Peroneal Tendon Dislocation/Dysfunction

Links

American Board of Podiatric Surgery

The American Board of Podiatric Surgery (ABPS), in accordance with standards published by the National Committee for Quality Assurance (NCQA), conducts primary source verification of the podiatric medical school graduation, residency training completion, and state licensure for each ABPS member.  It is the recognized board certification organization by the American Podiatric Medical Association and the American College of Foot & Ankle Surgeons.

American College of Foot & Ankle Surgeons

The American College of Foot & Ankle Surgeons (ACFAS) is a professional society of more than 6,000 foot and ankle surgeons.  Founded in 1942, ACFAS seeks to promote the art and science of foot, ankle, and related lower extremity surgery, address the concerns of foot and ankle surgeons, and advance and improve standards of education and surgical skill.

Foot Health Facts-Healthy feet for an Active Life

The patient education website of the American College of Foot & Ankle Surgeons.

American Podiatric Medical Association

Founded in 1912, the American Podiatric Medical Association (APMA), headquartered in Bethesda, Maryland, is the leading resource for foot and ankle health information.  Currently, the organization represents a vast majority of the 15,000 podiatrists in the country.  In addition to the national headquarters, APMA boasts 53 state component locations throughout the United States and its territories, as well as affiliated societies

Virginia Podiatric Medical Association

The state component of the APMA.

American Academy of Podiatric Sports Medicine

The American Academy of Podiatric Sports Medicine serves to advance the understanding, prevention and management of lower extremity sports and fitness injuries.  Useful articles and various athletic shoe lists are found on this site.

American Professional Wound Care Association

The American Professional Wound Care Association is a non-profit medical association welcoming all medical specialties involved in treating the various forms of non-healing wounds, including diabetic, vascular, ischemic, pressure ulcers, burns and cancer.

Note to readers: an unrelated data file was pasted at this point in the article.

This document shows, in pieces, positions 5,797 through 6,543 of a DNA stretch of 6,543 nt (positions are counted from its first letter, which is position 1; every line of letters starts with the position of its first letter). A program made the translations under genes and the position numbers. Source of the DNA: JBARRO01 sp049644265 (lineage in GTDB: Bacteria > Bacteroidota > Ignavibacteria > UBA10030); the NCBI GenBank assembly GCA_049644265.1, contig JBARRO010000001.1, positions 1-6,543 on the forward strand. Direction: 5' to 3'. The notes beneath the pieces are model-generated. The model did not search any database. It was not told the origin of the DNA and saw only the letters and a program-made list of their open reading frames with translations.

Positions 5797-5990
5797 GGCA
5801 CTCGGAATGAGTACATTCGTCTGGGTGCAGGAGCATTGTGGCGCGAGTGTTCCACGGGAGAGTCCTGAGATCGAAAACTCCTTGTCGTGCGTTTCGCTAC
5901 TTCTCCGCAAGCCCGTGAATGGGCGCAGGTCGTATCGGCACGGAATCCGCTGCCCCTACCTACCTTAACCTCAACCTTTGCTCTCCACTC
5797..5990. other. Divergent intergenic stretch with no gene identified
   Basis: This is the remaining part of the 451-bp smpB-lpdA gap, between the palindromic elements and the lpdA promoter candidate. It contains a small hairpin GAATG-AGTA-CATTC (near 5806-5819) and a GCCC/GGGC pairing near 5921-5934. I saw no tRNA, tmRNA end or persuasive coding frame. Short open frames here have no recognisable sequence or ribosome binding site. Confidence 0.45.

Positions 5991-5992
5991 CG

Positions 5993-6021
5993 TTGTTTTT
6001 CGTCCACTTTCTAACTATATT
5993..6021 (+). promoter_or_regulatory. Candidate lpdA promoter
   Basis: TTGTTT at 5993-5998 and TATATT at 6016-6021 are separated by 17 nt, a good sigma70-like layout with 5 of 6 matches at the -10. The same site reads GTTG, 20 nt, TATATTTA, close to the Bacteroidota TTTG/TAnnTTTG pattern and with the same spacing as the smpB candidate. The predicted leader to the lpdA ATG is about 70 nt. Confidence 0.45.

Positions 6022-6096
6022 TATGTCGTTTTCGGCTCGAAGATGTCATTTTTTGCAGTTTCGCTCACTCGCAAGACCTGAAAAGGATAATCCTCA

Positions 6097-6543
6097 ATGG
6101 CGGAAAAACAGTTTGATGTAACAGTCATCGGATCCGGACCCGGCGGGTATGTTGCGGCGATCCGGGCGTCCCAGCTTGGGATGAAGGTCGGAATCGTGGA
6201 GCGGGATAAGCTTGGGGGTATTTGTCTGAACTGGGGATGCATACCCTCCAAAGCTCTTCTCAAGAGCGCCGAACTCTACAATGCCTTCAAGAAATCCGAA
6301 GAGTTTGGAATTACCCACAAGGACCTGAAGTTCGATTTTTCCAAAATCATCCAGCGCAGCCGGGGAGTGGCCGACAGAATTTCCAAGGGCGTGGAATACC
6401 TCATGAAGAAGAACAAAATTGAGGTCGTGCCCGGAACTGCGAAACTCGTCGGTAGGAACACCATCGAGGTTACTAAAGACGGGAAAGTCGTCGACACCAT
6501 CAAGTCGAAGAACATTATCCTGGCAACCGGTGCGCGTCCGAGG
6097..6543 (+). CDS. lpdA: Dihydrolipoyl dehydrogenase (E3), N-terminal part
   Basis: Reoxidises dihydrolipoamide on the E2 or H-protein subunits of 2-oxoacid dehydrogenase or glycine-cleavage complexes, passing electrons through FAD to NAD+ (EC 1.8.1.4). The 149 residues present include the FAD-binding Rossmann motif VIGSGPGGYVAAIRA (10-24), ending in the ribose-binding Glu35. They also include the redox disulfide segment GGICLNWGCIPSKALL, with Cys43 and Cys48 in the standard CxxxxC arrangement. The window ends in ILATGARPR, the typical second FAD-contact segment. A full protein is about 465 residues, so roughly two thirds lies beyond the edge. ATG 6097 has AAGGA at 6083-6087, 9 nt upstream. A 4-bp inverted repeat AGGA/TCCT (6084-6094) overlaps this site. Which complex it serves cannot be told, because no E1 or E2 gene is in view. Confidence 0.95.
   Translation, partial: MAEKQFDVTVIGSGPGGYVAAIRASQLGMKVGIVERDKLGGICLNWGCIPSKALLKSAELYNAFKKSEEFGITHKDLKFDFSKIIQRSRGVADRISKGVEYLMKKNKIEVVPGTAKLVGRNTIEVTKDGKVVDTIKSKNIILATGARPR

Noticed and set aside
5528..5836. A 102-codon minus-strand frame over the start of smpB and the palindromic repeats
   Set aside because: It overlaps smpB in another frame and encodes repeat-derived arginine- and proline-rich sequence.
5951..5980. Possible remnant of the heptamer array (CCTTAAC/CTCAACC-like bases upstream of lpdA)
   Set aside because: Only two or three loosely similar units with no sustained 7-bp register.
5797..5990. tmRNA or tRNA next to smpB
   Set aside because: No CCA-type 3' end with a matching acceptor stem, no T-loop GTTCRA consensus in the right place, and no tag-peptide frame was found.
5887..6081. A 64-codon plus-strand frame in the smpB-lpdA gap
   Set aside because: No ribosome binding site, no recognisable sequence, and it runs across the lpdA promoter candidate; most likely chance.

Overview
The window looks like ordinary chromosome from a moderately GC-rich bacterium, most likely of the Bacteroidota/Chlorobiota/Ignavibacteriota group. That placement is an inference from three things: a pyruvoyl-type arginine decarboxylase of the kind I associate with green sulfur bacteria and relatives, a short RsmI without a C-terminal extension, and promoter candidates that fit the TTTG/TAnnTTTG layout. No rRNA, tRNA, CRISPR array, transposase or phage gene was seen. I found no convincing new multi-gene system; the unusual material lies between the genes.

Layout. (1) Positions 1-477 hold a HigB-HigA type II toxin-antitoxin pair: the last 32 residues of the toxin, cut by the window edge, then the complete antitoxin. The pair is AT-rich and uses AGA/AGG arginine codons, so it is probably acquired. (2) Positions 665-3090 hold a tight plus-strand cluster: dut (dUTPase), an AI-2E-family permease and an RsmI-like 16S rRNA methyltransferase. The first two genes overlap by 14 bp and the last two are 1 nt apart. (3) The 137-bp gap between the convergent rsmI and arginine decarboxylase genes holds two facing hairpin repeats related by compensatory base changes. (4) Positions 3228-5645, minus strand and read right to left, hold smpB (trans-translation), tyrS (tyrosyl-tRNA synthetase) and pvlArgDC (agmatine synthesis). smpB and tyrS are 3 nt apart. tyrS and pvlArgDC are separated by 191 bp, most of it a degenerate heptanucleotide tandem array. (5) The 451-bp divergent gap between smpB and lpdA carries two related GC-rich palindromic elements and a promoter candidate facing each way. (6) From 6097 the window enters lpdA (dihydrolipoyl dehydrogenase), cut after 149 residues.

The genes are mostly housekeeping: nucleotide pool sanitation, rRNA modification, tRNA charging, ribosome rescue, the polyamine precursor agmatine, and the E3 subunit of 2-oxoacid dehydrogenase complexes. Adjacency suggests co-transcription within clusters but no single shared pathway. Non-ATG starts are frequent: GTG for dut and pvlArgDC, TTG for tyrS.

Northcoast Footcare

Northcoast Footcare is an online resource for reliable and up-to-date foot health information. Northcoast Footcare, Inc has a complete resource of patient information for common foot conditions, such as plantar fasciitis, tendonitis and bunions as well as step by step tratments for each condition.  We believe that images, diagrams and illustrations are the best way to help individuals understand their foot problems.  Northcoast Footcare has the greatest number of graphicson the web for help on diagnosis and treatment of foot and ankle conditions.  Content and articles written by Christine Dobrowolski, DPM, MS.

American Diabetes Association

The American Diabetes Association mission is to prevent and cure diabetes and to improve the lives of all people affected by diabetes.  This site is an excellent resource for anyone desiring more information about diabetes.

Peroneal tendons support two important foot muscles (Peroneus Brevis and Peroneus Longus) that originate on the outside of the calves. These two muscles allow you to roll to the outside of your foot while standing.

Peroneal tendons are also called stirrup tendons because they help hold up the arch of the foot. The two muscles are held in place by a band of tissue, called the peroneal retinaculum. Injury to the retinaculum can cause this tissue to stretch or tear. When this happens, the peroneal tendons can dislocate from their groove on the back of the fibula. The tendons can be seen to roll over the outside of the fibula, which damages the tendons.

Skiing, football, basketball, and soccer are the most common sports activities leading to peroneal tendon dislocation. In some cases, ankle sprains also have caused this condition. Patients usually have to use crutches after such an injury, in order to allow the retinaculum tissue to heal and the tendons to move back to their natural position on the fibula. Sometimes a splint or compression bandage is applied to decrease swelling. Anti-inflammatory medications and ice are often part of the treatment. Note: Please consult your physician before taking any medications.

In moderate to severe cases of injury, when the peroneal retinaculum is torn or severely stretched and susceptible to dislocation, surgery may be required.